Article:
• As such a material with insulating properties, though not particularly restricted, examples include insulating ceramic materials such as SiO2, Si3N4 or the like, resin materials such as PSF (polysulfone), PAI (pre amide imide), PTFE (polytetrafluoroethylene), PVDF (polyvinylidene fluoride) and the like, and among these, with this embodiment, from the perspective of being able to form the recess 31 of the first electrode 3 by etching using the gap forming member 8 as a mask as described previously, it is preferable to use an insulating ceramic material.
  • Also, when the gap forming member 8 is composed of the same metallic material as the metallic material constituting the first electrode 3, it is possible to prevent the gap forming member from adversely affecting the self-potential of the first electrode 3. For that reason, designing of the first electrode 3 and the gap forming member 8 is easy.
  • Also, the gap forming member 8 preferably has resistance to alkalinity. As a result, even when the site to be measured is concrete, it is possible for the gap forming member 8 to have excellent durability. For that reason, it is possible to measure the state of the concrete over a long period with stability.
  • Also, the distance between the gap forming member 8 and the first electrode 3 with the gap G (distance in the thickness direction of the first electrode 3) is preferably 1 μm or greater and 100 μm or less, more preferably 10 μm or greater and 80 μm or less, and even more preferably 20 μm or greater and 60 μm or less. As a result, it is possible to have gap corrosion of the first electrode 3 occur.
  • Functional Element
  • The functional element 51 is embedded in the interior of the previously described main body 2. The surface of the substrate 21 of the main body 2 to which the functional element 51 is provided may be identical to or opposite from that of the first electrode 3 and the second electrode 4.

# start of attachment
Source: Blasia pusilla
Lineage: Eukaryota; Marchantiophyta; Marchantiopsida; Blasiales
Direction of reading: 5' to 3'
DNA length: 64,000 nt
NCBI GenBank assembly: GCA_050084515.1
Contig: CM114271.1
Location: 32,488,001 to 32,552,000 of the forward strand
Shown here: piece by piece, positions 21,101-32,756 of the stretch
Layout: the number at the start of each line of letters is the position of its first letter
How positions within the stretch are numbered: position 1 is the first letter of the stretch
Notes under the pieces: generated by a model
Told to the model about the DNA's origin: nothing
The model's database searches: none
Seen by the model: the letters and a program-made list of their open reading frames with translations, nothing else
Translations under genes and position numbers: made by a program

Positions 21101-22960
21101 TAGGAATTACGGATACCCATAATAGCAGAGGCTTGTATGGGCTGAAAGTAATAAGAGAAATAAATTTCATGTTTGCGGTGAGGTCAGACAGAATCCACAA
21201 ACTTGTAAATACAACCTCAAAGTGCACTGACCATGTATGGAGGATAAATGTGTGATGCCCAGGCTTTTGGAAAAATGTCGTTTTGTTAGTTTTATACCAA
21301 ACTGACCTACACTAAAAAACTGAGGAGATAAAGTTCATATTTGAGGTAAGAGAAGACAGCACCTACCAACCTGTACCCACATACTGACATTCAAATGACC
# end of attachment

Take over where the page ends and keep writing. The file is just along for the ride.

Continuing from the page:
• The functional element 51 has a function for measuring the difference in electric potential between the first electrode 3 and the second electrode 4. This makes it possible to detect whether or not the chloride ion concentration of the installation environments of the first electrode 3 and the second electrode 4 are at or below a prescribed value, based on the difference in electric potential between the first electrode 3 and the second electrode 4.
  • The functional element 51 also has a function for detecting whether or not the pH or chloride ion concentration of the site to be measured of the concrete structure 100, which is the object to be measured, is at or below a prescribed value, based on the difference in electric potential between the first electrode 3 and the second electrode 4. This makes it possible to detect a change in state of the concrete structure 100 in association with a change in the pH or a change in the chloride ion concentration thereof.
  • Such a functional element 51 is, for example, an integrated circuit. More specifically, the functional element 51 is, for example, an MCU (a micro control unit) and has, as illustrated in FIG. 2, a CPU 511, an A/D conversion circuit 512, and a differential amplifier circuit 514.